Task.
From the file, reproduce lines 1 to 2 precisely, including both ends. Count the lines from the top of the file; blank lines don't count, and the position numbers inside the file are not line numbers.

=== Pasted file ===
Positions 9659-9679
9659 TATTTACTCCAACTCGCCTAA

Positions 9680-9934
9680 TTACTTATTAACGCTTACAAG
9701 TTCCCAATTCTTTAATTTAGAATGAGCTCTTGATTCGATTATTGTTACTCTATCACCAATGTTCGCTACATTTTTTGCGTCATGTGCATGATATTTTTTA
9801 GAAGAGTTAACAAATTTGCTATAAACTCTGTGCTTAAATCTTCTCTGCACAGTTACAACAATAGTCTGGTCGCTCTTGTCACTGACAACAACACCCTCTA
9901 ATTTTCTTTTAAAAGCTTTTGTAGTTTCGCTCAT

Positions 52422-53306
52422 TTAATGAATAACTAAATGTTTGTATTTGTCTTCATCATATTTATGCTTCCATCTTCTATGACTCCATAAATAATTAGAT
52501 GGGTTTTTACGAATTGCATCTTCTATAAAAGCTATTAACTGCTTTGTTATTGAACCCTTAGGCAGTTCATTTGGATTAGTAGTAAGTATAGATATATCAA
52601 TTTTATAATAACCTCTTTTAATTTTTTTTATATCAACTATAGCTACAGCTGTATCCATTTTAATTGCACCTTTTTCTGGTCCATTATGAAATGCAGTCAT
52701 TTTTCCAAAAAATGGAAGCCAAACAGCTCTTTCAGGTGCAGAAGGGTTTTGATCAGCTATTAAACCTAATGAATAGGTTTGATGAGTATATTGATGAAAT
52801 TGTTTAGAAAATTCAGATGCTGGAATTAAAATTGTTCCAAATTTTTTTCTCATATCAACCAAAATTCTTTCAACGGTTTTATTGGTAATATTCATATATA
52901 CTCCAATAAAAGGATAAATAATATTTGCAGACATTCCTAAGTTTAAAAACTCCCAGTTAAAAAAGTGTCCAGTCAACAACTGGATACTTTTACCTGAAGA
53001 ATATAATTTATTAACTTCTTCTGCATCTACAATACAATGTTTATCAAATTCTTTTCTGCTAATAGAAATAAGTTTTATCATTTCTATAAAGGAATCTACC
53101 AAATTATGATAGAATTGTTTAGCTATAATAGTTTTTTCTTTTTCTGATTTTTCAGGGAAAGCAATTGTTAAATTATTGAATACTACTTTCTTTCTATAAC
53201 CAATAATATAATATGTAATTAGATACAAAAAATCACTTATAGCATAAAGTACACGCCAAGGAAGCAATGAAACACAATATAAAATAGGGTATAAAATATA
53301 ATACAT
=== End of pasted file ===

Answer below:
Positions 9659-9679
9659 TATTTACTCCAACTCGCCTAA